• Varun Mittal

The monetarist theory of inflation

As promised in my last article, this article will be about the monetarist theory of inflation. This article will contain some mathematical concepts; however, I will keep them to a minimum. The core concept of the monetarist theory is the equation below.


𝑀 ∗ 𝑉 = 𝑃 ∗ 𝑄

𝑀𝑜𝑛𝑒𝑦 𝑆𝑢𝑝𝑝𝑙𝑦 ∗ 𝑉𝑒𝑙𝑜𝑐𝑖𝑡𝑦 𝑜𝑓 𝑀𝑜𝑛𝑒𝑦 = 𝐼𝑛𝑓𝑙𝑎𝑡𝑖𝑜𝑛 𝑅𝑎𝑡𝑒 ∗ 𝐺𝐷𝑃


The left side is how much money is in the economy times by the rate at which money is spent. So, if you buy an item for $1from a grocery shop and that grocery shop worker uses the same $1 to buy an item from a vending machine, the velocity of money would be 2. It basically would be the number of times in which money has changed hands and is being used. The right side is a way of representing real GDP.


The reason why the equation works is quite simple; the left side reflects all that is spent in an economy, and the right side can represent all that is created in an economy. By the laws of supply and demand, these two must equal each other. Therefore, this can easily be used to assess how a change in monetary policy will impact inflation or GDP.


Here’s how the equation works; there are a few assumptions. Monetarism falls under classical economics; therefore, they believe that in the long run, "Q" is fixed. The LRAS of an economy is a straight vertical line if you believe the classical ideology. They also think that "V" is set. They have mathematically proved that while "V" does variate from year to year, it generally tends to hold an average value. A way to understand it can be using a modern example: During the pandemic, we stopped buying from in-person stores and instead bought from online shops. Therefore, our velocity of circulation has remained relatively the same. This is a crucial assumption. Consequently, it can be said that if you change the money supply of an economy, or increase "M", then only inflation - "P" - will change.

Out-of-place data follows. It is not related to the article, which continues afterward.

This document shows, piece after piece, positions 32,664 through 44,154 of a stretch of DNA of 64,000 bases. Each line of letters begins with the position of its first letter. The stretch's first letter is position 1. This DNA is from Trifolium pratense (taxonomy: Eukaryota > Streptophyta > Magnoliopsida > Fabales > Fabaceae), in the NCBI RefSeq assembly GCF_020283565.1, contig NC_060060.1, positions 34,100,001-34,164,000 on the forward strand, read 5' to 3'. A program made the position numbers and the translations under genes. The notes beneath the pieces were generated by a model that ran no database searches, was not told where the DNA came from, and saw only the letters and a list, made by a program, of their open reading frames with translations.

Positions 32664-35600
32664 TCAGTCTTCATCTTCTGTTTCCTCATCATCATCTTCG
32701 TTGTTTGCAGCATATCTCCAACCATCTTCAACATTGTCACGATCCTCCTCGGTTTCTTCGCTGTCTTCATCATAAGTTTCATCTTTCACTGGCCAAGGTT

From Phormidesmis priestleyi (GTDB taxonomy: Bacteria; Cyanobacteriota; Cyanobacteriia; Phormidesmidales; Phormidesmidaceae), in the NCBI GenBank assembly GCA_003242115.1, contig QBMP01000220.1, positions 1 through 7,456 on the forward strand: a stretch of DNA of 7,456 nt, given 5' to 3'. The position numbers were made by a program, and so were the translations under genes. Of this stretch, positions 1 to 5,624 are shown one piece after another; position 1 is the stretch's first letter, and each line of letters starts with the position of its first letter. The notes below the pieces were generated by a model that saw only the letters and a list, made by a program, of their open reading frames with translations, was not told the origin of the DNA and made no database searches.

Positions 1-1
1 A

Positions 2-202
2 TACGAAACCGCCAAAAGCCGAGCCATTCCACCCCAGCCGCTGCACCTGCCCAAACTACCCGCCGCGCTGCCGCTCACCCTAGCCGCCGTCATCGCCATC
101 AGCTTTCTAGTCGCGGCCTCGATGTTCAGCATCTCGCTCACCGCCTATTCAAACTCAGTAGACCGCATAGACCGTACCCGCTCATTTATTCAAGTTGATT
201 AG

The monetarist theory of inflation was a key concept used in the 1960s-90s and was often what the central bank would follow. They would seek to control inflation and do so via controlling the money supply, creating or destroying money to keep it at a specific value. While no one disputes that the equation is correct, the assumptions made in this theory are often debated. The most disputed claim is over whether "V" is fixed. Classical / Monetarist economists will say yes; however other economists would argue otherwise. They say that "V" cannot be fixed as there are times where it deviates, such as during a recession where individuals spend less. They have less confidence in the economy and are less likely to spend

– this could be sustained for some time. This can be proved when looking back at the spending habits of the average person during the pandemic; they would save more if they lose their jobs. It can also be proven through recent data that the rate of velocity has fallen following the 2008 crisis, shown in the graph.


Therefore, it can be contested how much "V" can change to be "fixed" in a long-run perspective. Additionally, the concept of "Q" being fixed can also be debated. While it is not as contested as "V", it is still discussed as new/neo Keynesians say that Q can fluctuate at any given moment.














Therefore, the belief that directly changing the money supply will affect the inflation rate proportionally can be highly debated. Hopefully, this article can help you understand the impacts of printing money and the monetarist theory of inflation.


I understand this article was packed with a lot of terminology and explanation, so if you have any questions, don't hesitate to contact the economy club email. They will forward your inquiry to me.




 
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